George Will

WASHINGTON -- Enough, already, with compassion for society's middle and lower orders. There currently is a sympathy deficit regarding the very rich. Or so the rich might argue because they bear the heavy burden of spending enough to keep today's plutonomy humming.

Furthermore, they are getting diminishing psychological returns on their spending now that luxury brands are becoming democratized. When there are 379 Louis Vuitton and 227 Gucci stores, who cares?

Citigroup's Ajay Kapur applies the term "plutonomy" to, primarily, the United States, although Britain, Canada and Australia also qualify. He notes that America's richest 1 percent of households own more than half the nation's stocks and control more wealth ($16 trillion) than the bottom 90 percent. When the richest 20 percent account for almost 60 percent of consumption, you see why rising oil prices have had so little effect on consumption.

Kapur's theory is that "wealth waves" develop in epochs characterized by, among other things, disruptive technology-driven productivity gains and creative financial innovations that "involve great complexity exploited best by the rich and educated of the time." For the canny, daring and inventive, these are the best of times -- and vast rewards to such people might serve the rapid propulsion of society to greater wealth.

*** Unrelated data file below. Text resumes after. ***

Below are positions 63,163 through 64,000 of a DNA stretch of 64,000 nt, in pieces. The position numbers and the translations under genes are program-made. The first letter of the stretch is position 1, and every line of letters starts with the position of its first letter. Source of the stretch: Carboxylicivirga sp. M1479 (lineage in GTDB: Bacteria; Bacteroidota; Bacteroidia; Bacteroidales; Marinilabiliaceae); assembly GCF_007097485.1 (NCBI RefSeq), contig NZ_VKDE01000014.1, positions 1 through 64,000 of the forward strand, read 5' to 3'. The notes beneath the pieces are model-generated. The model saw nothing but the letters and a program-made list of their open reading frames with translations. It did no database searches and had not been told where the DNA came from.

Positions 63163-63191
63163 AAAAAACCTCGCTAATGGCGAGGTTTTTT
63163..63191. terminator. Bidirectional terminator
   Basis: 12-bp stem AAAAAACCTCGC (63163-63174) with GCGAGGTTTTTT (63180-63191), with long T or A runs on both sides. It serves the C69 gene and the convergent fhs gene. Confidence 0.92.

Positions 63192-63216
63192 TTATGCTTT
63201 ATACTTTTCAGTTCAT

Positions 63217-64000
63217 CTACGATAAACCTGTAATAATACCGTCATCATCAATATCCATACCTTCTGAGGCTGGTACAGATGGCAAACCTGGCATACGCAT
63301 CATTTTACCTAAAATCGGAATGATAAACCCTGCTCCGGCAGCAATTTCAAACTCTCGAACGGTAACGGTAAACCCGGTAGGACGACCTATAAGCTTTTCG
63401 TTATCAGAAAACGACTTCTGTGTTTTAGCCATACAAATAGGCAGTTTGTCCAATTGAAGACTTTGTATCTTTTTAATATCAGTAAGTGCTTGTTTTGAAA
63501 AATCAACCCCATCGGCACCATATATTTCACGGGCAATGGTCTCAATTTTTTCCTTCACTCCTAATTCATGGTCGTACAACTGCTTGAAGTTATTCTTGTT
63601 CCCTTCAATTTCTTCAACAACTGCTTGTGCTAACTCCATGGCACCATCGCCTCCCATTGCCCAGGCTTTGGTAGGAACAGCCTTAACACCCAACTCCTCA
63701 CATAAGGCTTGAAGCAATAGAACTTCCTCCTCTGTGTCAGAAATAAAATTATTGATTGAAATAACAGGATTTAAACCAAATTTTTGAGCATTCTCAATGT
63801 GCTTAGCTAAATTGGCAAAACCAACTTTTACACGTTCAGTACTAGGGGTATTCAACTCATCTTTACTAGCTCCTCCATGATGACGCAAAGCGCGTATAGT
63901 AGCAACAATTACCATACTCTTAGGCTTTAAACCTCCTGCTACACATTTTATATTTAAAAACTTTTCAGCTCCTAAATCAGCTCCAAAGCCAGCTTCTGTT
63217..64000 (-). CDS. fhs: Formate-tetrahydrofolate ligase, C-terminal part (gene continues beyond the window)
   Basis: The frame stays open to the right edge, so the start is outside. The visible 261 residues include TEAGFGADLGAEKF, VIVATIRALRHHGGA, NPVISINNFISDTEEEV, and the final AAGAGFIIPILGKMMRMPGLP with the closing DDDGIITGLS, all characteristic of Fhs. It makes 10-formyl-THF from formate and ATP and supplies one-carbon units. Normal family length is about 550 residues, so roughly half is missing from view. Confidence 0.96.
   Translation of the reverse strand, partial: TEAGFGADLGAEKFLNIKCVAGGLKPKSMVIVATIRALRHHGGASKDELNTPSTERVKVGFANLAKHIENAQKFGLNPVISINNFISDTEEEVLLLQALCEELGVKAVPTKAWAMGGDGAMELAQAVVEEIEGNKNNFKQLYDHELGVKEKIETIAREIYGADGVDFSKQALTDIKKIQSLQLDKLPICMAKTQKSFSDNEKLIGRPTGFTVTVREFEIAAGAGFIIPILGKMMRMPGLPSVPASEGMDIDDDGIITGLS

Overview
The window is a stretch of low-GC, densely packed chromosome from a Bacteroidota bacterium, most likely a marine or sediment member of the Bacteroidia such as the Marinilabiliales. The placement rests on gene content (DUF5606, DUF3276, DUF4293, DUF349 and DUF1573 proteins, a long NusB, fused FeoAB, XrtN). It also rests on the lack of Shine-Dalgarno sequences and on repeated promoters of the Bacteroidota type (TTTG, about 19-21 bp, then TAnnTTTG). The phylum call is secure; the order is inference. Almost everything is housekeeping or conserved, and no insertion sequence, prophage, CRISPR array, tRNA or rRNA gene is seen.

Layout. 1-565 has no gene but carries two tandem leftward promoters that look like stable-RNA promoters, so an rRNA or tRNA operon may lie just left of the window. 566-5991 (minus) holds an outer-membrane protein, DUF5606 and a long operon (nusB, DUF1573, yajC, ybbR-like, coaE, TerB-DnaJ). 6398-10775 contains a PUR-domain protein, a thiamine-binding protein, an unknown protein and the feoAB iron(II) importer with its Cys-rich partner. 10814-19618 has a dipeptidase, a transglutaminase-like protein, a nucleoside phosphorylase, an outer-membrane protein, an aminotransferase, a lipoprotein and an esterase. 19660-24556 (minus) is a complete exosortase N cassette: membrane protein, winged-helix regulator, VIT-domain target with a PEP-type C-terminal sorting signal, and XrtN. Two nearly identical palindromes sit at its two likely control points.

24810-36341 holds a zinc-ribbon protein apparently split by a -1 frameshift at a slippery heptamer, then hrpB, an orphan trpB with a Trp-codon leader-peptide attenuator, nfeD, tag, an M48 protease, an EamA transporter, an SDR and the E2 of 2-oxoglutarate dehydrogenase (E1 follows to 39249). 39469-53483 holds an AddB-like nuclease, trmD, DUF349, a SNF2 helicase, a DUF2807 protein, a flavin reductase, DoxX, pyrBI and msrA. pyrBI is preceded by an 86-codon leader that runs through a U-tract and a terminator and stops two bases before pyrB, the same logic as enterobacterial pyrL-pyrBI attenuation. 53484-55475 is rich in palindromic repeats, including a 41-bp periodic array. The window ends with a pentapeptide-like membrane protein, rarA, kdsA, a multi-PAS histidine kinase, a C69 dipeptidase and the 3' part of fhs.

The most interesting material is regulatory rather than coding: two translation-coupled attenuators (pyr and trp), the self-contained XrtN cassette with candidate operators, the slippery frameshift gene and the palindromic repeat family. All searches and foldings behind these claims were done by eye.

But it is increasingly expensive to be rich. The Forbes CLEW index (the Cost of Living Extremely Well) -- yes, there is such a thing -- has been rising much faster than the banal CPI (consumer price index). At the end of 2006, there were 9.5 million millionaires worldwide, which helps to explain the boom in the "bling indexes" -- stocks such as Christian Dior and Richemont (Cartier and Chloe, among other brands), which are up 247 percent and 337 percent respectively since 2002, according to Fortune magazine. Citicorp's "plutonomy basket" of stocks (Sotheby's, Bulgari, Hermes, etc.) has generated an annualized return of 17.8 percent since 1985.

This is the outer symptom of a fascinating psychological phenomenon: Envy increases while -- and perhaps even faster than -- wealth does. When affluence in the material economy guarantees that a large majority can take for granted things that a few generations ago were luxuries for a small minority (a nice home, nice vacations, a second home, college education, comfortable retirement), the "positional economy" becomes more important.


George Will

George F. Will is a 1976 Pulitzer Prize winner whose columns are syndicated in more than 400 magazines and newspapers worldwide.
 
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